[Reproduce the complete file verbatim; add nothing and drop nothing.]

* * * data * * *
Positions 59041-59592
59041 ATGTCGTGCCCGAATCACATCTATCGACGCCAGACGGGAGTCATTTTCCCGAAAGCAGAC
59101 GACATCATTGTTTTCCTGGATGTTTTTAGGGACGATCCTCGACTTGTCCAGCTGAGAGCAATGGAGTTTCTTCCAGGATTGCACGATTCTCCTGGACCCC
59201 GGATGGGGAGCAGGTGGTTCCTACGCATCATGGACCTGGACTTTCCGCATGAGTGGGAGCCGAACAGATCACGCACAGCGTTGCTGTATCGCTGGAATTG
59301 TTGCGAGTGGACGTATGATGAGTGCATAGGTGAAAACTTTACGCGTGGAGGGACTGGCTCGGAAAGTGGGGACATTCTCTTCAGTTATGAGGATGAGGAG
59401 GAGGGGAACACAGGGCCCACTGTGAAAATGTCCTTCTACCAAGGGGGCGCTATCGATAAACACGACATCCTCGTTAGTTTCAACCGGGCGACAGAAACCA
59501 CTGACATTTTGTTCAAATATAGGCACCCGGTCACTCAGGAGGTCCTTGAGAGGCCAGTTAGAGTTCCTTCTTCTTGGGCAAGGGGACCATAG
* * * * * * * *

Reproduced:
Positions 59041-59592
59041 ATGTCGTGCCCGAATCACATCTATCGACGCCAGACGGGAGTCATTTTCCCGAAAGCAGAC
59101 GACATCATTGTTTTCCTGGATGTTTTTAGGGACGATCCTCGACTTGTCCAGCTGAGAGCAATGGAGTTTCTTCCAGGATTGCACGATTCTCCTGGACCCC
59201 GGATGGGGAGCAGGTGGTTCCTACGCATCATGGACCTGGACTTTCCGCATGAGTGGGAGCCGAACAGATCACGCACAGCGTTGCTGTATCGCTGGAATTG
59301 TTGCGAGTGGACGTATGATGAGTGCATAGGTGAAAACTTTACGCGTGGAGGGACTGGCTCGGAAAGTGGGGACATTCTCTTCAGTTATGAGGATGAGGAG
59401 GAGGGGAACACAGGGCCCACTGTGAAAATGTCCTTCTACCAAGGGGGCGCTATCGATAAACACGACATCCTCGTTAGTTTCAACCGGGCGACAGAAACCA
59501 CTGACATTTTGTTCAAATATAGGCACCCGGTCACTCAGGAGGTCCTTGAGAGGCCAGTTAGAGTTCCTTCTTCTTGGGCAAGGGGACCATAG